Class of 2000
Contributions to Tennis
Robert Kelleher, who once served as a ball boy at Forest Hills, was rooted in tennis from the outset. As a 20-year-old student at Williams College in 1933, he won both the New England Intercollegiate and Eastern Collegiate Doubles Championships. That playing acumen continued throughout his life. Along with his wife Gracyn Wheeler Kelleher, the pair won the Canadian mixed doubles championship in 1947. He was a three-time U.S. Hard Court 45s doubles champion, and administratively served as the U.S. Davis Cup captain in 1962 and 1963, leading the U.S. to a 1963 championship over Australia.
A graduate of Harvard Law School in 1938, Kelleher was a leading activist in bringing tennis into the Open Era.
As the principal United States Lawn Tennis Association delegate to the International Lawn Tennis Federation, Kelleher, along with Herman David and Derek Hardwick of Great Britain, made Open Tennis a reality in 1968.
"The entrenched people who had been running tennis — nationally and internationally — liked it the way it was," Kelleher told the Los Angeles Times in 2000. “They had the political strength to defeat it several times before. It was a real uphill pull to succeed."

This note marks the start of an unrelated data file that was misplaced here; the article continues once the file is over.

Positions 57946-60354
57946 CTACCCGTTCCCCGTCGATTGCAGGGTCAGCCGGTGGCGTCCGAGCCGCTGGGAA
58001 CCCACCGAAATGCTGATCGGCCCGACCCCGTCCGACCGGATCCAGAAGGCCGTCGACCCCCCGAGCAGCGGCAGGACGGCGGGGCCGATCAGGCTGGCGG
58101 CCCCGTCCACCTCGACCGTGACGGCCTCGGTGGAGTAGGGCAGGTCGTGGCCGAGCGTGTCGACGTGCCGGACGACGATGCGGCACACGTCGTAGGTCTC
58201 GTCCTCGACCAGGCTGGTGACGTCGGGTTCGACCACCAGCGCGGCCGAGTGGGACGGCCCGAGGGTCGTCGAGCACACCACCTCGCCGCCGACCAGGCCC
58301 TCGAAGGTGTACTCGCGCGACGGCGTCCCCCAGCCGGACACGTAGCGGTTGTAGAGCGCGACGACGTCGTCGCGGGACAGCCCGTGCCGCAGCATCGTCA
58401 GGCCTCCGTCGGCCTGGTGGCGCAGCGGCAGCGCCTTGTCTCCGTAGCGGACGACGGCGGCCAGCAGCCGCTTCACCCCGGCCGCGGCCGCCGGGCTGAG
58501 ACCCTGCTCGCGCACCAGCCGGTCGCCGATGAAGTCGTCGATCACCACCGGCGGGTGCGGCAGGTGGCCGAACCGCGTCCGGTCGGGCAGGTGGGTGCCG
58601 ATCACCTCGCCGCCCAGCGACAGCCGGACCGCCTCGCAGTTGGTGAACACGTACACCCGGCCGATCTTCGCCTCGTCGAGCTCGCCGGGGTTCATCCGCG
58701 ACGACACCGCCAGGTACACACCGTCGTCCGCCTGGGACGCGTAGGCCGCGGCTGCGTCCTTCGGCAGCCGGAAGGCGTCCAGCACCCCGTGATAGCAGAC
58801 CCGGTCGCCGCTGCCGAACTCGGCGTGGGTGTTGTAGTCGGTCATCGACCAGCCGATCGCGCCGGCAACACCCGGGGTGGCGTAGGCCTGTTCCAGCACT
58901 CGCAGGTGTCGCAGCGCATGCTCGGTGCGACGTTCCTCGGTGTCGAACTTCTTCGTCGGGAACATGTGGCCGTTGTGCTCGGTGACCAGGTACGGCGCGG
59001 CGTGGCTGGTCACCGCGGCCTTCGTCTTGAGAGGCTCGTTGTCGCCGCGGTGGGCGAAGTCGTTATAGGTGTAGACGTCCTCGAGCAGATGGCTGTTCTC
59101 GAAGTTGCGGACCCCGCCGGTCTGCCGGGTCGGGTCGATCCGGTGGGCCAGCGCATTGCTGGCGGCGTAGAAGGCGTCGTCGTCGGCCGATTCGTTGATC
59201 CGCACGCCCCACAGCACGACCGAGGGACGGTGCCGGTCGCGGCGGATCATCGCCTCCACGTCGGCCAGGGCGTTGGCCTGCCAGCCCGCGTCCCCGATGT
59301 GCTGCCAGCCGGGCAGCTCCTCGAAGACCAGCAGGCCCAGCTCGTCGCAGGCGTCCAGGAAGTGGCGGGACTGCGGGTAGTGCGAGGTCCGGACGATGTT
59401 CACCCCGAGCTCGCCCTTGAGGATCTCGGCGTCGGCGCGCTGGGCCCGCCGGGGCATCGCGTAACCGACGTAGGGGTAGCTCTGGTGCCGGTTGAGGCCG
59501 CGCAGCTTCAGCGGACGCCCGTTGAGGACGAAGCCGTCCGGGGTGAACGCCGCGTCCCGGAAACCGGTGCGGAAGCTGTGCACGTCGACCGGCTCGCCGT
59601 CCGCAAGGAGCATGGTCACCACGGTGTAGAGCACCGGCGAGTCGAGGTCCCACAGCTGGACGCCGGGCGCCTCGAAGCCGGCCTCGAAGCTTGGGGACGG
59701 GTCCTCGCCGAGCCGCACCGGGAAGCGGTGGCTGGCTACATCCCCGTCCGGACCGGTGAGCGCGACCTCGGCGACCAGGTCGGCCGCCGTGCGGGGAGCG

Kelleher revisited his pitch to the executive committee of the United States Lawn Tennis Association in a 1998 interview with the New York Times, explaining that he stated at the time “the status quo must be changed. We don’t think the world-class amateur can live honestly and effectively,” he said.
Kelleher was elected president of the USLTA in 1967 and after his two-year term ended returned to practicing law and was subsequently appointed to the federal bench by then-President Nixon in 1970.
Kelleher was introduced into the International Tennis Hall of Fame by Billie Jean King, who addressed the crowd saying that, “every professional tennis player living should thank Robert Kelleher.”